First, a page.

AMD A10-6800K & A10-6700 Richland APUs

Table of Contents

A follow up to Trinity, AMD’s Richland APU architecture utilizes an intelligent power management system to hit higher clock speeds without increasing power consumption.

July 1, 2013 by Lawrence Lee

AMD A10-6800K FM2 Processor AMD A10-6700
FM2 Processor
Street Price

The A10-6800K and A10-6700 represent the best of what AMD currently has to offer in desktop APUs (accelerated processing units). They’re based on a new architecture, codename Richland, which is their third generation APU, a follow up to Trinity using the same FM2 socket. This is a bittersweet update as FM2 will begin to be fazed out late this year to make way for the next generation, Kaveri, which will require new socket FM2+ motherboards. Upgradeability has been a selling point for AMD in the past but those days are long gone, at least as far as their budget APU platform is concerned. FM1 lasted less than a year before it was succeeded and FM2 will not live much longer than that.

The A10-6800K.

With the clock ticking on FM2, you would think they would need to make some drastic improvements to tempt users into investing in an almost redundant platform. Actually, Richland is very similar to Trinity on paper, more so than most processor architecture upgrades. Underneath the hood are the same Piledriver CPU packages and the “new” Radeon HD 8000 series graphics chips are simply rebadged HD 7000’s using the same Northern Islands core. What’s really changed is how things work inside.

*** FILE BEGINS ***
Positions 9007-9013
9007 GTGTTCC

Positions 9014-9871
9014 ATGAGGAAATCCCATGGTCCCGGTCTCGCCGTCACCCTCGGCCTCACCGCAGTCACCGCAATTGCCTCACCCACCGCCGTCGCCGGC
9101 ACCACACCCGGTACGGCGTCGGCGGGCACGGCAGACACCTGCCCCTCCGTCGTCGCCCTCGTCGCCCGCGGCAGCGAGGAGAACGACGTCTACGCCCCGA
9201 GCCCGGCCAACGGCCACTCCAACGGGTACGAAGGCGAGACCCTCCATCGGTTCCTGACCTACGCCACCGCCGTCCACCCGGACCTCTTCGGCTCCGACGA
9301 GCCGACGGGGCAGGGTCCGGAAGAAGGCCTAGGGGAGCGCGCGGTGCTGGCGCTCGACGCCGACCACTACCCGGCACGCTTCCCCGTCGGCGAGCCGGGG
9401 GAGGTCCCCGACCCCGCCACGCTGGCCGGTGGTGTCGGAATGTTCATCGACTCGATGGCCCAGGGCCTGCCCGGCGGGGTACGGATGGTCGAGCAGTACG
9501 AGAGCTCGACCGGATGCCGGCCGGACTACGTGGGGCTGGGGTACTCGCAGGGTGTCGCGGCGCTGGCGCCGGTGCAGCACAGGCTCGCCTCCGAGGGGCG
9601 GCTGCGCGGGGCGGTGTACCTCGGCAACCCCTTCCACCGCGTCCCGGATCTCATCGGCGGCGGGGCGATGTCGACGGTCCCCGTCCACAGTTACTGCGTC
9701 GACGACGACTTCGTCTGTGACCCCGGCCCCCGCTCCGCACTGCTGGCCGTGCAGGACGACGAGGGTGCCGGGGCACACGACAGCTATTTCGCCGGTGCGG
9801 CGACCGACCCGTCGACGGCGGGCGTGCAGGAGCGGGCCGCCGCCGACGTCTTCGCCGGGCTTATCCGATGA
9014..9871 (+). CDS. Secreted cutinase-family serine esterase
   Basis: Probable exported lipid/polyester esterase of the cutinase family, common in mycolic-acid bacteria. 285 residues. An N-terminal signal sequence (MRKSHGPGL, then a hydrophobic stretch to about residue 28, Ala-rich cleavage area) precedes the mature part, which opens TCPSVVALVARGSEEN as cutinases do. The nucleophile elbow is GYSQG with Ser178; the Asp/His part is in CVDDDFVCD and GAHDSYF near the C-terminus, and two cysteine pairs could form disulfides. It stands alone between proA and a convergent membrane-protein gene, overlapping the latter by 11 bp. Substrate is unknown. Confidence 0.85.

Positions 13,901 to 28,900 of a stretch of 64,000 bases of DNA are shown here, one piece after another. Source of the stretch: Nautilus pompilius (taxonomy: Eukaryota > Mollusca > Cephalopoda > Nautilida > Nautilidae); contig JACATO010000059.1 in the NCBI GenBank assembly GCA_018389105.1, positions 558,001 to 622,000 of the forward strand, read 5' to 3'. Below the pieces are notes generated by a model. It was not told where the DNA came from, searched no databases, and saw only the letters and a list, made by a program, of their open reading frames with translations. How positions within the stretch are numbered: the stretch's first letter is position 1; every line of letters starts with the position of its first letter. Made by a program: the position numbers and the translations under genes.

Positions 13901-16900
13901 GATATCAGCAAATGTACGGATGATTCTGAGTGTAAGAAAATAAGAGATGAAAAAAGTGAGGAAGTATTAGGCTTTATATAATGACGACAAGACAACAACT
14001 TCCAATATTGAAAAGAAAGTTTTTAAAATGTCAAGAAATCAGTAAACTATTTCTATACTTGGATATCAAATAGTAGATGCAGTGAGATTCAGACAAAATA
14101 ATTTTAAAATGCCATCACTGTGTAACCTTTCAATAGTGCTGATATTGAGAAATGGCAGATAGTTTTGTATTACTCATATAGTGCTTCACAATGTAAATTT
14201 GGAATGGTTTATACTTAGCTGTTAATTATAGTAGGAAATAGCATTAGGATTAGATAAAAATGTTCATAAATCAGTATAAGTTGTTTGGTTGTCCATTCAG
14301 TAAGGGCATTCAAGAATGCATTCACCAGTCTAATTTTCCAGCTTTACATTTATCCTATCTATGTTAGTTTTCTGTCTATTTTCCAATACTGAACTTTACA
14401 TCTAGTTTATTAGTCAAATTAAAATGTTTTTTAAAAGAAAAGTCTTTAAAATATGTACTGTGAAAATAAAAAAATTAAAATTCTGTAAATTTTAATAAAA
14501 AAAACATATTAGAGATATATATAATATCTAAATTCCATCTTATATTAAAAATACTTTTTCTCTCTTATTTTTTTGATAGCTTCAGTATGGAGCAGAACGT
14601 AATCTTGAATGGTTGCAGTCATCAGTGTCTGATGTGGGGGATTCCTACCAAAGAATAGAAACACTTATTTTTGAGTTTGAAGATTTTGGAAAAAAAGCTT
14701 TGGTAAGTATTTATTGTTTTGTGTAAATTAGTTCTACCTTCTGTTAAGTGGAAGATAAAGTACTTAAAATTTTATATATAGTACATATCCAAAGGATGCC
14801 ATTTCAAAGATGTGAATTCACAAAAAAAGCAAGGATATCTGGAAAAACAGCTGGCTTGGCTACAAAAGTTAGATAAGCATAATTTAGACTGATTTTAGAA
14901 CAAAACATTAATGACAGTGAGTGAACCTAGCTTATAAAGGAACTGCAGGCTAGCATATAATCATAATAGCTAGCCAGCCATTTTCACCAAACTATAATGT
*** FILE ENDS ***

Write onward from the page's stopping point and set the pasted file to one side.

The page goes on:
Hybrid Boost, AMD’s new power management system, is the key feature that makes Richland an upgrade. The APU is outfitted with multiple sensors to monitor the thermal conditions of every component and region throughout the chip, giving Hybrid Boost plenty of information to make intelligent decisions regarding the adjustment of clock speeds and voltages. Richland also has more P-states and sub-states, that is more defined frequency/voltage levels, to switch between. This gives the system fine-grain control to eke out as much performance as possible when the need arises while staying within the defined power envelope. Hybrid Boost can also detect whether the CPU or GPU is bottlenecking work and adjusts the states of either chip accordingly.

So what does this mean to the end user? The crux of it is Richland can be run at faster clock speeds than Trinity without increasing the power draw, even though the main building blocks, the CPU and GPU cores, are identical. It’s essentially a free performance boost.

Richland Desktop APU Comparison
CPU Cores
CPU Clock (Turbo/Base)
4.4 / 4.1 GHz
4.3 / 3.7 GHz
4.2 / 3.9 GHz
4.1 / 3.6 GHz
4.1 / 3.9 GHz
Total L2 Cache
Max DDR3 Frequency
2133 MHz
1866 MHz
1866 MHz
1866 MHz
1866 MHz
GPU Name
HD 8670D
HD 8670D
HD 8570D
HD 8570D
HD 8470D
GPU Clock
844 MHz
844 MHz
844 MHz
800 MHz
800 MHz
Radeon Cores
Street Price (USD)

The pair of A10’s we’re testing today are the headliners, the A10-6800K and A10-6700. They have very high CPU clock speeds and the best graphics chip available, the HD 8670D, which features 384 Radeon Cores and a GPU clock speed of 844 MHz (a 44~84 MHz increase over Trinity’s flagship HD 7660D). The A10-6800K supports faster DDR3 memory with speeds up to 2133 MHz which is a nice boon for those running on integrated graphics (memory frequency is critical to IGP performance) and an unlocked multiplier for easier overclocking. The A10-6700 lacks these amenities but sports a lower TDP (65W vs. 100W) thanks primarily to a lower base CPU frequency. Lower-clocked quad core A8’s and a dual core A6 is also available.